Recognize, care for those suffering from depression during the holidays

Published 9:56 am Thursday, December 8, 2022

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This editorial opinion discusses suicide. If you or someone you know is having thoughts of suicide, please contact the Suicide & Crisis Lifeline at 988 or 1-800-273-TALK (8255).

A counselor and friend recently described a Butler County client who was grappling with thoughts of taking her own life. This young woman had reached the point of despair and felt as if life was no longer worth living.

Many people feel this way when life’s challenges seem to be more than they can bear. In fact, the National Alliance on Mental Illness reports 4.9% of all U.S. adults entertain serious suicidal thoughts. More than 11% of young adults between ages 18 and 25 consider taking their own life and 18.8% of high school students think seriously of suicide.

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Those struggling with grief over the death of a loved one, loss felt after a broken relationship, or a battle with substance abuse, individuals experiencing those problems combined with mental health concerns sometimes find themselves unable or unwilling to continue what they may view as an uphill battle.

Feelings of loss, frustration, anger, guilt, anxiety, depression, and grief can become even more oppressive for the sufferer during the holiday season, when other folks are celebrating and expressing gratitude for blessings.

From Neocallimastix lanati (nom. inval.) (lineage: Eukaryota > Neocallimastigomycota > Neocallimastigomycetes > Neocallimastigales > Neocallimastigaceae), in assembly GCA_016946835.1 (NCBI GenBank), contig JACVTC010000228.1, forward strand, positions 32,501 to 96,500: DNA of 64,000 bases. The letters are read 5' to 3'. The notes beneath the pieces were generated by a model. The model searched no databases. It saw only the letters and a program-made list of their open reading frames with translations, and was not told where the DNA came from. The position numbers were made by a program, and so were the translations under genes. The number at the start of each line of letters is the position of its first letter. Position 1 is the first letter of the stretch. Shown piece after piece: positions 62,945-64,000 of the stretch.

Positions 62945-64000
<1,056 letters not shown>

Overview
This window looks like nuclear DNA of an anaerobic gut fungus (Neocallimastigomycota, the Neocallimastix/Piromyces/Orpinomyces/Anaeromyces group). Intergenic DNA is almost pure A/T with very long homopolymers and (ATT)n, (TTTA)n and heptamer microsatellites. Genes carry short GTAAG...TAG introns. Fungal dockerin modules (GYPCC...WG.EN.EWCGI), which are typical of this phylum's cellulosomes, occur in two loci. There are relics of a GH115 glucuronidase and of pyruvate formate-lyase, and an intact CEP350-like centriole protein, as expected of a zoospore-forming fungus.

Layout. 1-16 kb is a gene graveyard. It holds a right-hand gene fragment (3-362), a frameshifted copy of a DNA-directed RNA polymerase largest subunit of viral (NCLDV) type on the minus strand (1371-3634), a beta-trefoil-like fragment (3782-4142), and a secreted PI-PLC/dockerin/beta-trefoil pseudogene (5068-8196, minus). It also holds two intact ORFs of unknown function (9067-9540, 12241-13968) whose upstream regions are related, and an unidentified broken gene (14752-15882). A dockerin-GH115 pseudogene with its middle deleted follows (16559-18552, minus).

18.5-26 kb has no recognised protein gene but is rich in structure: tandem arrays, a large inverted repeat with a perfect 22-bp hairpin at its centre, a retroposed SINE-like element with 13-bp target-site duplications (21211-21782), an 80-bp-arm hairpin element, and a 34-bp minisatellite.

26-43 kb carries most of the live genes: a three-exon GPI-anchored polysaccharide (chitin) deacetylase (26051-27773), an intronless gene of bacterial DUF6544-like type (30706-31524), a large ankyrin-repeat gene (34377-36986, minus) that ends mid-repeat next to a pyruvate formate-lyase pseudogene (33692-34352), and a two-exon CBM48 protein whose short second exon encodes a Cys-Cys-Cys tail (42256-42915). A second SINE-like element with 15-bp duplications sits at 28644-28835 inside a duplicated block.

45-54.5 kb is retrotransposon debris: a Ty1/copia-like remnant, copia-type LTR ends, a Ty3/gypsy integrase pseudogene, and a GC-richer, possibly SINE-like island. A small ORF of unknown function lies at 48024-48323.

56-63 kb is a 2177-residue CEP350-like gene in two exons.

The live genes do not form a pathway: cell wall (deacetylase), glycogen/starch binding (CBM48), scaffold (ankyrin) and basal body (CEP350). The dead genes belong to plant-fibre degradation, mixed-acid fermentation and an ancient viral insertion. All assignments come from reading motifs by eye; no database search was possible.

As a single mother, I experienced more than a few lonely holidays, when my daughters were gone for visitation. There were times when holidays felt anything but joyful, especially when I focused on my daughters’ absence instead of recalling all the wonderful times we shared throughout the year.

Some can relate to the pain many experience when holidays don’t look like we prefer or imagined.

As neighbors, friends, and family, we can help mitigate the pain of those struggling emotionally during holidays.

Noticing changes in the lives of those around us is a good place to start. Recognizing warning signals —when someone stops attending events, increases alcohol or drug use, seems unreasonable or easily agitated, fails to leave home unless absolutely necessary, appears unusually slovenly or unkempt, experiences drastic weight changes, or displays reckless or impulsive behavior — is an important step toward helping them avoid reaching the breaking point.

Sometimes listening makes all the difference. When someone exhibits warning signals, ask questions. Listen carefully and let them know someone cares.

Suggest the individual seek professional help. Don’t try to treat them but do let them know you are there to provide help and support.

The holiday season is a time for great joy. God surrounds each of us with family, friends, and neighbors, and we must do what we can to show we care when we see them having a difficult time.

Take the time to care well during the holidays by noticing and helping who may need assistance experiencing all the joys of the season.